Local government is wide open to hacking attacks from political activists and disgruntled citizens, according to a top protest hacker.
Speaking in a debate at London's Institute of Contemporary Arts, Paul Mobbs of the Electrohippies Collective identified the technology shortcomings of the public sector as prime territory for online protest.
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"That will be the next area to be attacked because it is a sector that has traditionally under-funded on IT," he warned.
A spokeswoman for the Local Government Association acknowledged the problems that such an attack could cause. "Bombarding a council with e-mails will only slow down the consultation process and could distract officers from their job of providing services to the rest of the community, although I do stress that every individual voice counts," she said.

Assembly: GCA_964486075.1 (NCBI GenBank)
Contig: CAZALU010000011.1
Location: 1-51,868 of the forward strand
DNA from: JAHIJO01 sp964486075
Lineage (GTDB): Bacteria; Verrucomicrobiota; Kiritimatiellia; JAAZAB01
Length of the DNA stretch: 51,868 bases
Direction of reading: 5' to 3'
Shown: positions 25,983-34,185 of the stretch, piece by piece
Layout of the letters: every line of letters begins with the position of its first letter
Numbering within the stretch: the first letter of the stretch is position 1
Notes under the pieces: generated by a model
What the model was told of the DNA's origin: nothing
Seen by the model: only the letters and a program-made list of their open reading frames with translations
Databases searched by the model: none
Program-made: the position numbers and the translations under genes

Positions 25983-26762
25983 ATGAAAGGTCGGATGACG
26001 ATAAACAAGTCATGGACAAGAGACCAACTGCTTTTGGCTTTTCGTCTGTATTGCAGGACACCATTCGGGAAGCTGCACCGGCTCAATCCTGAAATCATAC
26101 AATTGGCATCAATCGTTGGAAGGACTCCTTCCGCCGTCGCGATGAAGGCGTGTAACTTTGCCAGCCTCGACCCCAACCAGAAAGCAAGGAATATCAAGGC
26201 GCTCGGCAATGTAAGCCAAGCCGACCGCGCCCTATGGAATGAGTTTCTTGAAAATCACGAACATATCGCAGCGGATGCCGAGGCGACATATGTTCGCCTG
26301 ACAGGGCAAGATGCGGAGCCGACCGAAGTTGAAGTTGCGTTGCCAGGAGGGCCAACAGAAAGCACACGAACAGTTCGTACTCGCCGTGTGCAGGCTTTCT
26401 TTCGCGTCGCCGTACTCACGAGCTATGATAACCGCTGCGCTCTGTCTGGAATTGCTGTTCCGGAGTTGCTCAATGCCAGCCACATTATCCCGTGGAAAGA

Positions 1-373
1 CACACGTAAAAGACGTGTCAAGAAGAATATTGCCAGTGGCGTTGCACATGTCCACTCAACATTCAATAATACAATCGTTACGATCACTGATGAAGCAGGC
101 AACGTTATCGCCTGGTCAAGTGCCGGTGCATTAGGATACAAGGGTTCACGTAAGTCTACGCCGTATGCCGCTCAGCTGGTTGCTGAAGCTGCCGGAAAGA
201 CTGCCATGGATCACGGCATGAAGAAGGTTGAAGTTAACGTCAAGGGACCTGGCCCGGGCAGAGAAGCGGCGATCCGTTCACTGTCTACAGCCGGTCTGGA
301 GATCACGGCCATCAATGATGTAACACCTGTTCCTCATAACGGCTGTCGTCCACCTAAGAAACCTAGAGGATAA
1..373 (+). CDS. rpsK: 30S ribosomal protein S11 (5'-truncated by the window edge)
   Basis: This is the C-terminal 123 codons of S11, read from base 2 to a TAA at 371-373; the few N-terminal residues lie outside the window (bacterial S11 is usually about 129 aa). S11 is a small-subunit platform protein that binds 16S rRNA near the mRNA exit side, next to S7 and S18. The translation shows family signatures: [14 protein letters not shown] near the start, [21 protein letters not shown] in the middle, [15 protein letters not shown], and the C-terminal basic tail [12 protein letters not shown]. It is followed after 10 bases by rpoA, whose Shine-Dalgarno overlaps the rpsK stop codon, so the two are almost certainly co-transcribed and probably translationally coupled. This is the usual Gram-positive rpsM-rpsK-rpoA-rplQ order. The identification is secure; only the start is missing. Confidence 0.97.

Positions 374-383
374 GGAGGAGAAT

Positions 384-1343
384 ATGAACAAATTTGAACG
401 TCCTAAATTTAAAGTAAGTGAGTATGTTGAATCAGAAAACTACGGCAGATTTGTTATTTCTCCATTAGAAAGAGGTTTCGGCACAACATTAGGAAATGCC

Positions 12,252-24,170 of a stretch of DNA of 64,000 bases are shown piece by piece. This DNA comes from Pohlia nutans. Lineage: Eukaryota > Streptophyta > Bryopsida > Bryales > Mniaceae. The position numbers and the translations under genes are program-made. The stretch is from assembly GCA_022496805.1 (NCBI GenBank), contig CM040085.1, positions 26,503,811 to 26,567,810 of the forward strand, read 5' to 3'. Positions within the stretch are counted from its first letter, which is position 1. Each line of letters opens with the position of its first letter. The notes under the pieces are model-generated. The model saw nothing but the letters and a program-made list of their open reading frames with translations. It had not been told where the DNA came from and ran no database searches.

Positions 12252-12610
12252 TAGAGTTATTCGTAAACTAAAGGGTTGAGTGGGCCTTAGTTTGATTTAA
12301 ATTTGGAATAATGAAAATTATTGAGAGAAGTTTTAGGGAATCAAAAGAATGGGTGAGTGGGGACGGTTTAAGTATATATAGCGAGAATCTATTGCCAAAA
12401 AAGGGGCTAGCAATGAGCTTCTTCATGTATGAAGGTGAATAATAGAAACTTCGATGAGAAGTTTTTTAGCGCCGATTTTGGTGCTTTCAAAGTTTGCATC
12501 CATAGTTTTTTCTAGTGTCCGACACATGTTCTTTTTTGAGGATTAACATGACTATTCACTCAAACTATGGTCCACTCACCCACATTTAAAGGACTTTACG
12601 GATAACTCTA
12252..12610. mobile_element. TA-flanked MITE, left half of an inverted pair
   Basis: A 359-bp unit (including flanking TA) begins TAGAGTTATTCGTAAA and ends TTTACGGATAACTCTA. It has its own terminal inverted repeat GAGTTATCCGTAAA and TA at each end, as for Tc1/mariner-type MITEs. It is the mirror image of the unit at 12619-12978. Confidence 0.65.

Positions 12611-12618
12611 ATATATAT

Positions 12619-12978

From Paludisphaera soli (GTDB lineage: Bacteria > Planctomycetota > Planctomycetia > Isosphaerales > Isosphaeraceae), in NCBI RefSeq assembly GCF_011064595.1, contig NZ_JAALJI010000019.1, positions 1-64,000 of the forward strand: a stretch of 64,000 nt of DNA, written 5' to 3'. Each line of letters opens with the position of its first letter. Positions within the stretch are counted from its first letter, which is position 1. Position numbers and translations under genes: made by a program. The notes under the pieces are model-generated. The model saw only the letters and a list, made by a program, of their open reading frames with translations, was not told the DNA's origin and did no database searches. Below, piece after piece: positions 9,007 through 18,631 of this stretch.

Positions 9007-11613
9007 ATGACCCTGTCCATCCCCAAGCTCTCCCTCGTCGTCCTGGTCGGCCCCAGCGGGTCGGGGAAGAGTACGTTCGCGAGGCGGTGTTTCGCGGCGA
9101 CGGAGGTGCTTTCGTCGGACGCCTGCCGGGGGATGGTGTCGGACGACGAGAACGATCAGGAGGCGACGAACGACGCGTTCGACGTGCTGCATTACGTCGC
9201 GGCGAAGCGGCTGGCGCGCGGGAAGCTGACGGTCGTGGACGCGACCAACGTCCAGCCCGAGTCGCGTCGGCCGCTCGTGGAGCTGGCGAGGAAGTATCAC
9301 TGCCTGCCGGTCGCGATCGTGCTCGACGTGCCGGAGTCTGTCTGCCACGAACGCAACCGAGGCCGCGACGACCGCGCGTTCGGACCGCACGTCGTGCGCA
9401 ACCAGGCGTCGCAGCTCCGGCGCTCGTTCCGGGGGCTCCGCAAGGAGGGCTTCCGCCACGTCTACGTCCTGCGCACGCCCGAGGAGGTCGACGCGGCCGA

Mobbs also believes that a lack of technical expertise is leaving businesses open to attack, especially dotcoms. He said, "A lot of people who install computer systems in large corporations do not know what they are doing. If you look at the Internet start-ups, a lot of them happened so quickly at a time when everyone was wrapped up with Y2K that they neglected security."
A number of UK companies have already suffered at the hands of activists. Last year, controversial drug testing company Huntingdon Life Sciences faced over 400 attempts by protest hackers to infiltrate its Web site.